Odd, she thought she could hear the sound of a player piano — some rollicking melody that she could not identify. Her parents had owned an antique player piano when she was little. She and her friends used to insist on running all the piano rolls through it. As she recalled, one enterprising boy had tried to cut two fo the rolls up, and tape them together to make new melodies. The experiment had almost worked — until tape got tangled and stuck to the inside of the piano, and had to be cleaned out before it would play again. Her parents had been pretty angry with her for destroying antique property. Had that piano been a gift from her Uncle Jack? Perish the thought. Uncle Jack’s spirit — wherever it was — was not in her mother’s apartment. Absolutely not. And whatever had happened tonight, Josepha did not want to know about it. All she could remember was that she had dozed off for what must have been less than ten minutes, and whatever Tim Allen had said or done, some sort of parlor trick she supposed, was reprehensible, as far as Josepha was concerned. How could her mother be so utterly gullible? She would really like to give her a piece of her mind in the morning. And yet, there was that awful piano roaring away. No, it had to be in one of the neighbor’s apartments. Josepha would ask her mother about it in the morning. But why would anybody be playing a player piano at two in the morning? That is what the alarm clock by her bed said it was, and she truly wished she was asleep.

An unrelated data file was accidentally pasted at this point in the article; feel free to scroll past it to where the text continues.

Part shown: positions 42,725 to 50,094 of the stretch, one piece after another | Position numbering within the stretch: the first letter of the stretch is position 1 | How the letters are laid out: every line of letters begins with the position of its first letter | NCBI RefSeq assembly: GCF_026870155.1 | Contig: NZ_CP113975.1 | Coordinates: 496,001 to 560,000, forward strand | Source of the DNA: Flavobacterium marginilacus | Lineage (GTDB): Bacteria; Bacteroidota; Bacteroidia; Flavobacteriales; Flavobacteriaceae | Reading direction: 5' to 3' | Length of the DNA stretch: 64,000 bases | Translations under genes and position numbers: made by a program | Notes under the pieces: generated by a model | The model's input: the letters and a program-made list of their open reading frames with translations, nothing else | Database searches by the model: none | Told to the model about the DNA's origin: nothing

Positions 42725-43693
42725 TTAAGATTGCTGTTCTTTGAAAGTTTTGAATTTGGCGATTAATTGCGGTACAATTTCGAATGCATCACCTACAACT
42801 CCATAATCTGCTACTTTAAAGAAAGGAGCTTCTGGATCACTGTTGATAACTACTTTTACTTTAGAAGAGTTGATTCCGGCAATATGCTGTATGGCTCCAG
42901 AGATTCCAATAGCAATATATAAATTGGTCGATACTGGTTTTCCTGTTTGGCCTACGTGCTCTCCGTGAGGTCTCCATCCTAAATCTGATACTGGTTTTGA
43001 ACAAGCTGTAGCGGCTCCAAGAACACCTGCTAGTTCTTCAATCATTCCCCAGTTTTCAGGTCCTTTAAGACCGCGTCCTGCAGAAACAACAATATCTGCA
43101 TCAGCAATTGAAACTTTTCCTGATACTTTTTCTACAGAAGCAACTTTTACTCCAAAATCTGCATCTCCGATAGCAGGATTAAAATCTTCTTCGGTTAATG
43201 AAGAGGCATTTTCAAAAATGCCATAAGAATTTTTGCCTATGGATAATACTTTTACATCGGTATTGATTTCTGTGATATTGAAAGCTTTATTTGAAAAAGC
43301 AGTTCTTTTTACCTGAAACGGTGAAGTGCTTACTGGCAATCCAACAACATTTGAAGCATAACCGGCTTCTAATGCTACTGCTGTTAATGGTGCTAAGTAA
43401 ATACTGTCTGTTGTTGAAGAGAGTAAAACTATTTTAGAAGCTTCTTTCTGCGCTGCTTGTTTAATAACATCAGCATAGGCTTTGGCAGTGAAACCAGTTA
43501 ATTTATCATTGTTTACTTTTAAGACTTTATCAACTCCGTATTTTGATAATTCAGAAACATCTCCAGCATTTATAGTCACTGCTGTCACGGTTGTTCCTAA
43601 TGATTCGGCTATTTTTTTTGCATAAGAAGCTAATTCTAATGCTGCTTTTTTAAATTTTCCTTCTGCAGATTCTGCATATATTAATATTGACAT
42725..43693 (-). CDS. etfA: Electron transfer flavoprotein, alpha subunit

She scrunched around under the quilts, almost afraid to close her eyes, for if she did fall asleep, she was so weary, she was afraid she would oversleep in the morning. Maybe taking the day off — or even just half the day wouldn’t be a bad idea.
Her mother greeted her in the kitchen with a bowl of oatmeal, a plate of scrambled eggs, and a naval orange, peeled and segmented. “You need a good warm breakfast before you go to work. Though judging by the condition of the roads out there, I wonder if anyone is going in at all this morning. I heard on the radio that schools are closed, and a lot of other places too. Maybe you should wait till the storm lets up before you go anywhere.”
Josepha could see through the window that the man next door was shoveling the back sidewalk to the parking lot. “Mother, does anyone around here have a player piano?”
“Not that I know of. I still have the one we used to own, down in the cellar. Since your dad died, I haven’t wanted to do much with those old things of his.”